Touring Melbourne Museum
Journey Through Bunjilaka
to face with hundreds of Aboriginal faces and voices
Museums have been
in my mind lately.
Spirit of Arnhem Land
Photograph: Penny Tweedie.
Source: Museum Victoria
A major reason for this is one of my classes at Melbourne University
is entitled "Memory and Contemporary Culture". A day was spent
of the role and effects of museums on cultural memory and memory of
trauma. After that class, I kept asking myself what
is the role of museums, and why do I like to go to them so much?
The answer may come by means of the term problematize.
Museums traditionally are for things to be exhibited; things that are
not usually of this time or place. These things are put behind glass cases
to stagnate without much context to what they were originally a part.
The exhibited are there just to be stared at and take us, the spectator,
on a little tour that lightly touches upon a time, place or people without
getting too deep into it; just like going to a tropical island resort
created specifically for the tip-toeing tourist. Going outside that resort
would be too dangerous just as veering off the well beaten and well marked
path of the exhibition would be leaving the comfort zone of glass and
museums are only a way of appropriating other times and places, then
why do I feel it important to go to museums? Is it to think of museums
as more of spaces to more critically think about (problematize) a particular
museums raison detre and try to see how it is in some ways
appropriating machine of glass cases and well marked paths and at the
same time as perhaps more innovative and less complete all knowing spaces?
Can todays museums be redeemed and put memory in a more problematic
and incomplete format allowing us spectators to be more involved and to
force us to leave those pathways and floor guides?
to try to come to terms with the positive and negative aspects of museums,
I went to the Melbourne Museum. It was a great day to go to a museum;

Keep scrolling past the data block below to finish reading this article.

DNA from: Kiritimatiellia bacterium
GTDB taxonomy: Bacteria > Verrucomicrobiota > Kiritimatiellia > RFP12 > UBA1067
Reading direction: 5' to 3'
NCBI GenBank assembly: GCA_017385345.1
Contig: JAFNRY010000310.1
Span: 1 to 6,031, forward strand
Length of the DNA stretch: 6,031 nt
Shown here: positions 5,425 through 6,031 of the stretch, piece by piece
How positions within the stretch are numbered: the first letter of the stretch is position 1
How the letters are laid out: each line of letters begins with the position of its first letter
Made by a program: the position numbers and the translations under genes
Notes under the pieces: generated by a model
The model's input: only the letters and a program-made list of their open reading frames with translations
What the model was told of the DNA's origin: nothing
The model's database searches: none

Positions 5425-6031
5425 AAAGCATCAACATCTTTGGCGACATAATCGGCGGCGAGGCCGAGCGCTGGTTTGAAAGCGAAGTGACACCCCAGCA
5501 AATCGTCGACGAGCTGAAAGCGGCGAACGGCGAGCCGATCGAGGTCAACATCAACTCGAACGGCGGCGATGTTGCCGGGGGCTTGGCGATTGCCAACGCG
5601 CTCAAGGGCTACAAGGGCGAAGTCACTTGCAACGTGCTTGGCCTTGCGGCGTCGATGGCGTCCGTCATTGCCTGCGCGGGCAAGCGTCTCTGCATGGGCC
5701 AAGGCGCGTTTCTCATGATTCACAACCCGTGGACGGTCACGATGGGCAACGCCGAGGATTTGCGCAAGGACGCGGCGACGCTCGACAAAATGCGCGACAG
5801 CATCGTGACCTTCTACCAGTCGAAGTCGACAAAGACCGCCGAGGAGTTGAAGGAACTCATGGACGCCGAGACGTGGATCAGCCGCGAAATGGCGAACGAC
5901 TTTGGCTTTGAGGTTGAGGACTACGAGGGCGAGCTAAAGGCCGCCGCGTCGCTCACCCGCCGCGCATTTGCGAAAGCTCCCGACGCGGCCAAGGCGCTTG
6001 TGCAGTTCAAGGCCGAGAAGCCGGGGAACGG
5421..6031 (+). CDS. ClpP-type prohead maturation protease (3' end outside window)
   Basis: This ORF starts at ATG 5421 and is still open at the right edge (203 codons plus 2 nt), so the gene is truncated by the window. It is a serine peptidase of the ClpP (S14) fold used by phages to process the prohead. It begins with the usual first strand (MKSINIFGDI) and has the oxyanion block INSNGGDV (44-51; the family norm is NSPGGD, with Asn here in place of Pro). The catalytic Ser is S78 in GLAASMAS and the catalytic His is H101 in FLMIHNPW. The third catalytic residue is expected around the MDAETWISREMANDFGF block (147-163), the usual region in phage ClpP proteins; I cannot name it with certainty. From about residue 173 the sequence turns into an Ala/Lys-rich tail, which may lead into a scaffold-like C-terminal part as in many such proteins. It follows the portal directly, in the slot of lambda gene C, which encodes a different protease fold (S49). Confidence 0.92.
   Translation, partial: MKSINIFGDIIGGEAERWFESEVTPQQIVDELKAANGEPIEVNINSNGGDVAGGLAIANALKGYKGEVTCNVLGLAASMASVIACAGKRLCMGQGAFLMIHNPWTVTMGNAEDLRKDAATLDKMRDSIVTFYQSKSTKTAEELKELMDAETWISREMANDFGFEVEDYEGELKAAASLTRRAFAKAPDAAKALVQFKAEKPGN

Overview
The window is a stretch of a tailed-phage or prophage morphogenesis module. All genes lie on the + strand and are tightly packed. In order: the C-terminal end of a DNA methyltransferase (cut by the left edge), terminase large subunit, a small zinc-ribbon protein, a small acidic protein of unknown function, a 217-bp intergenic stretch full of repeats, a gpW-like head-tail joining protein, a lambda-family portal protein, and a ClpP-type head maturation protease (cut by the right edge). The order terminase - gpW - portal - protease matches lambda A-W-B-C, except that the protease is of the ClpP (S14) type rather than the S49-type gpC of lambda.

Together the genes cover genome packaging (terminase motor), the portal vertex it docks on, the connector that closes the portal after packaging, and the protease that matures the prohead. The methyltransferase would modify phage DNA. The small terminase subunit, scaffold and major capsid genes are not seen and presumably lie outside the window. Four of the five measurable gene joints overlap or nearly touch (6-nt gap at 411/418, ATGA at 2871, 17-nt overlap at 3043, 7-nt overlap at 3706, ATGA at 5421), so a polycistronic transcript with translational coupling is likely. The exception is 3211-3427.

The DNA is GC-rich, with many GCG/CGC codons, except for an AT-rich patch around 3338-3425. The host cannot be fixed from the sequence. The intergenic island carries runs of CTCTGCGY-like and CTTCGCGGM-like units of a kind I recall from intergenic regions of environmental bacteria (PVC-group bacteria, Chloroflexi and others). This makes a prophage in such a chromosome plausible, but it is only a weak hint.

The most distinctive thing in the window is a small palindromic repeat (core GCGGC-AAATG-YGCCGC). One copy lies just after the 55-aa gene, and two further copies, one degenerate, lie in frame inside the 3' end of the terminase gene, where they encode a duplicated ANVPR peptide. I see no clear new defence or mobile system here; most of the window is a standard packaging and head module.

rainy, windy and bone-chillingly cold. Also the Grand Final of Australian
Rules Football (Footy) was underway in the city and the whole of Melbourne
was Footy crazy with a home team against faraway and sunny Brisbane.
So, to avoid the fans and the ensuing chaos, I decided to finally go
to the Mondrian-esque Melbourne Museum. I heard people talking about
it both positively and negatively. The negative part was mostly the
price of admission, but thankfully a student is well respected here
and I secured a concession.
Inside, glass cases were dotting the museum landscape, especially in the
natural history section, with masses of Australian and foreign fauna left
over from the original Victorian era Museum of Victoria. I do not want
to dwell on the way a museum was or in many ways still is, but rather
on the new roles the museum is creating for itself. This is very evident
in the Aboriginal centre of the museum called Bunjilaka. Bunjilaka, jointly
put together by indigenous and non-indigenous parties, challenges the
notions of traditional exhibits; not in totality but with new uses of
the glass case and with a more confrontational relationship with the spectator.
When I walked into Bunjilaka on the ground floor of the museum, I was
quickly disorientated. There were none of those sign-posted pathways holding
the hand of every entrant like a doting nanny. I welcomed this disorientation
and felt free to start anywhere I thought appropriate. I quickly came